Archbishop Thabo Makgoba

Friday 1 March 2024

Is the media fulfilling its role in promoting South African democracy?

By Archbishop Thabo Makgoba

As we observed the second week of Lent, and as the Bishops of the Province met in Episcopal Synod this week to reflect and speak to church and society, our lections demanded of us that we be alert, that we take seriously how our behaviours affect others and, when they are not conducive to abundant life in God, that we amend them.

In the latest of my series of reflections on the state of society from a faith perspective, I examine how the media is taking stock of its role and measuring up to what we require of it in our current circumstances.

It is an unfortunate reflection on the quality of debate in Parliament that real political life in South Africa is to be found on the streets and in the media. Three decades into democracy, as we gear up for our seventh national and provincial elections, we need to ask: are the media facilitating or hindering the growth of democracy in our country?

A decade ago I was privileged to serve under the former Chief Justice, Pius Langa, as a commissioner of the Press Freedom Commission, which was appointed to recommend how best to ensure that the press adheres to the highest ethical standards.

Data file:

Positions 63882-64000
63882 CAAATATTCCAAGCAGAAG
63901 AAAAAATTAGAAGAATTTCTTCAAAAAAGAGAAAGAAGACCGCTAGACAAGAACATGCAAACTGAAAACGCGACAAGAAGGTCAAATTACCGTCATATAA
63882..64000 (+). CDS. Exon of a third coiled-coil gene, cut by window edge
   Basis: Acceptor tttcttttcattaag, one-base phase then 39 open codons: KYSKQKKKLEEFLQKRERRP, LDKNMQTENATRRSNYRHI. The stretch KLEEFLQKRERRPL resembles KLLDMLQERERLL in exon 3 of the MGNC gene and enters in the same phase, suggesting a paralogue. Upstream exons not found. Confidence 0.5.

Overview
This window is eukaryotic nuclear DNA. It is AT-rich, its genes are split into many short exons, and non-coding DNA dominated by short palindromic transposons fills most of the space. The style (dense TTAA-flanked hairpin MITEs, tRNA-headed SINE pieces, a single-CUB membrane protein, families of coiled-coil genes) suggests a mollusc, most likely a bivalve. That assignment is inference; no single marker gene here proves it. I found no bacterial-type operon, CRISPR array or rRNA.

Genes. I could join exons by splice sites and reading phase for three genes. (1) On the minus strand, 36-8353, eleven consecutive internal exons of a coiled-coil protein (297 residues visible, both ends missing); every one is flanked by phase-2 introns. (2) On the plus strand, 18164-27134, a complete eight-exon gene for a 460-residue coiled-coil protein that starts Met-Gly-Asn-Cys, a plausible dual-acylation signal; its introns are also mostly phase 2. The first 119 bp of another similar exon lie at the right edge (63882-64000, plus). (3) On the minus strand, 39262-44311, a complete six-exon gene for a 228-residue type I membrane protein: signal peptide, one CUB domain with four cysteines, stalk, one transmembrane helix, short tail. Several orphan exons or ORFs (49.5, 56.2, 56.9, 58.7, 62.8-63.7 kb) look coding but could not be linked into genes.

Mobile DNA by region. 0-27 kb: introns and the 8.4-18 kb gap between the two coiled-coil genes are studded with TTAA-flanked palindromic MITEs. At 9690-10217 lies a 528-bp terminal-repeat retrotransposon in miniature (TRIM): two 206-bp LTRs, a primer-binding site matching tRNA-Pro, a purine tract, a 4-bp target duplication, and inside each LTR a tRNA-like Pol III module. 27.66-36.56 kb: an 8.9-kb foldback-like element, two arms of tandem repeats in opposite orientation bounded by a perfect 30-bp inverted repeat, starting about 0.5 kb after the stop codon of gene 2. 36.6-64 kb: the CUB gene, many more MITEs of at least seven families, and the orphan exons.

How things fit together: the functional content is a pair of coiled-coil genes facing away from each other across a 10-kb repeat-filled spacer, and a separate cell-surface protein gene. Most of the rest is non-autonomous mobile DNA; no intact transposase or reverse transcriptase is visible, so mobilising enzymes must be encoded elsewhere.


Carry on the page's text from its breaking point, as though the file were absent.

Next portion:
So to help answer my question on the media’s performance, I have solicited the views of a range of media professionals – former editors of print and broadcast media, journalism academics, board members and ombuds – and tested them against the demands articulated by the commission.

In the commission’s report, we defined our primary objective as being “To ensure press freedom in support of enhancing our democracy which is founded on human dignity, the achievement of equality and the advancement of human rights and freedom..."

We were of course guided by the principles of the Constitution, which guarantees freedom of expression, including media freedom and the rights of everyone to impart information or ideas.

Now the Constitution does not include in its definition of these freedoms the requirement that speech or private publications need to be fair or balanced, or even that they be truthful. We are free, for example, to promote propaganda in support of our ideas. In recent years, as well as those publications which print propaganda, we have seen the phenomenal growth of social media outlets, which – when used well – have helped ordinary people to realise the Constitution's promise of free speech. (In the church, for example, our members don't hesitate to hold us to account on Twitter and Facebook.)